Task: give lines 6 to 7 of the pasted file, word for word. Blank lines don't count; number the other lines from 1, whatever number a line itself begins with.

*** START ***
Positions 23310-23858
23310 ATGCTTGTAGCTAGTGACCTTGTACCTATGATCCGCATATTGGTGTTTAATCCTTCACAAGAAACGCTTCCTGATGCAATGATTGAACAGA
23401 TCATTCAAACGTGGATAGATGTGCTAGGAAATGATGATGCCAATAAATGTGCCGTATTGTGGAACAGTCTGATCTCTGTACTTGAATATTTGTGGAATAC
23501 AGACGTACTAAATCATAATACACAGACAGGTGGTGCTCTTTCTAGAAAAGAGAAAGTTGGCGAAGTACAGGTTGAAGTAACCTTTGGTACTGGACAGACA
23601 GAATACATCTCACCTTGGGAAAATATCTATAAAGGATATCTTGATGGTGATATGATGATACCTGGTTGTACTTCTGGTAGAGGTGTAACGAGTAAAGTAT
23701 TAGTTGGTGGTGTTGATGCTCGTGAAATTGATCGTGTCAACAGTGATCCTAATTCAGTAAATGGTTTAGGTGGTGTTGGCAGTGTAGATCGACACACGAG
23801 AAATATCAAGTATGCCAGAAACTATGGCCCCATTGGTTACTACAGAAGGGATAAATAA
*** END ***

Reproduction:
23701 TAGTTGGTGGTGTTGATGCTCGTGAAATTGATCGTGTCAACAGTGATCCTAATTCAGTAAATGGTTTAGGTGGTGTTGGCAGTGTAGATCGACACACGAG
23801 AAATATCAAGTATGCCAGAAACTATGGCCCCATTGGTTACTACAGAAGGGATAAATAA